It was supposed to be a commentary on overpopulation and global warming.
Exodus 10:5, “They shall cover the ground so the ground itself will not be visible,” is the eighth ultimatum Moses delivers to Pharoah to describe a plague of locusts. The resulting plague, “Ate all the vegetation in the land…Nothing green was left on any tree or plant.”(Ex 10:15)
The quote was inscribed on a 750 pound slab of cement made to look like a typical piece of sidewalk. I proposed and received permission from the Vice President of the College to install the slab on an island of mulch surrounded by concrete in front of the college campus center.
The installation coincided with the annual spring fine arts majors’ show in the middle of April. Buildings and grounds transported the slab from the sculpture studio with a fork lift and the difficulty in doing this safely led them to delay removing the slab at the end of the show.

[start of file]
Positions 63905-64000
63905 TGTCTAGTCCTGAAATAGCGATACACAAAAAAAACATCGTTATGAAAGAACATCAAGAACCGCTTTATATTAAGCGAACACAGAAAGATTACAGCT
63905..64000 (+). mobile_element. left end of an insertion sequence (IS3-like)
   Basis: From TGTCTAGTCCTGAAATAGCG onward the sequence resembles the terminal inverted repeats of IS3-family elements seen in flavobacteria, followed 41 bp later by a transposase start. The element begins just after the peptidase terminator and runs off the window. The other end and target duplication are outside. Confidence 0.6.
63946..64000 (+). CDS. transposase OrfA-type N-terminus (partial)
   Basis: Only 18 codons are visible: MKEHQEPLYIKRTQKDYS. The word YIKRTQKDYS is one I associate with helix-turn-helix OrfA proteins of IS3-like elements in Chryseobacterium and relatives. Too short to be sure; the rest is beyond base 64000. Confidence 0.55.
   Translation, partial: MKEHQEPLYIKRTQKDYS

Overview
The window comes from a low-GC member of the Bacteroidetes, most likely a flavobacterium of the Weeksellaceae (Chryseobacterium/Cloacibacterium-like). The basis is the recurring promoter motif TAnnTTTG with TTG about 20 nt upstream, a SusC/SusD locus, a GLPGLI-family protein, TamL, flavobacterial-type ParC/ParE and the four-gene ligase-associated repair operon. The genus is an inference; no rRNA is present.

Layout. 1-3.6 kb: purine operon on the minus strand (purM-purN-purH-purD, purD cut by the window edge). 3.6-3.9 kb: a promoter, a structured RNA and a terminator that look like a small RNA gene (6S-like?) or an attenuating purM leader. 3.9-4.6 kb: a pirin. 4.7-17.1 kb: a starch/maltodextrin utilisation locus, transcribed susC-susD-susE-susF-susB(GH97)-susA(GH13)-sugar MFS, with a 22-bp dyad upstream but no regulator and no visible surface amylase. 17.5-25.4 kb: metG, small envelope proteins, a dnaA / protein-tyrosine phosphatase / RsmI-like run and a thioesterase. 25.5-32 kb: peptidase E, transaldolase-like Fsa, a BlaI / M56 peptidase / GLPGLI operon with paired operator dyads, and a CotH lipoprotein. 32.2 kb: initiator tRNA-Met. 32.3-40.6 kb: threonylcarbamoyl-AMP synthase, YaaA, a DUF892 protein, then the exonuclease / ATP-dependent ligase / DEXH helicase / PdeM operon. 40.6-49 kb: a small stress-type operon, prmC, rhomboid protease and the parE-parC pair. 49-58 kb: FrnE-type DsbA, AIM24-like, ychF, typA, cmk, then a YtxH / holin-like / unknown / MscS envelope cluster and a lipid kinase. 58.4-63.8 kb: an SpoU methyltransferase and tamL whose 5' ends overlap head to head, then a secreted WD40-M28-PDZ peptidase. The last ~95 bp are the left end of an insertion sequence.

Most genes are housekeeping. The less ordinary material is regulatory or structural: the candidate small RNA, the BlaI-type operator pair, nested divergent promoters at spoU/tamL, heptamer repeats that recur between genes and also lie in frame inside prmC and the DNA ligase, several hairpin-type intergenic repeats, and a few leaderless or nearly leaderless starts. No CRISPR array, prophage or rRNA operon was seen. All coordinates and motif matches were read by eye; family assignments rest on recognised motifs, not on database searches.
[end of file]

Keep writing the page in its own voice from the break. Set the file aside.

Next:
On April 29th 1992 four Los Angeles police officers were acquitted of criminal wrongdoing in the beating of Rodney King. A bystander from a balcony had videotaped what looked to most (including myself) like a merciless beating of King by the officers with nightsticks. Yet, a jury found the officers not guilty on April 29 and six days of rioting followed in Los Angeles.
I watched with many friends the near-continuous and instantaneous coverage of the riots on television. However naive it may have been, we all did our best to make sense of the riots.
Meanwhile the slab of cement was still there. It was now being interpreted by some I spoke with in the context of the riots. “They” had become abusive powers and the “ground” had become the truth.
In the middle of May, Buildings and Grounds finally decided the safest thing would be to crack the slab apart before moving it. I didn’t get to see it, but the B & G guys said it busted up easily and they tossed the remains in the dumpster.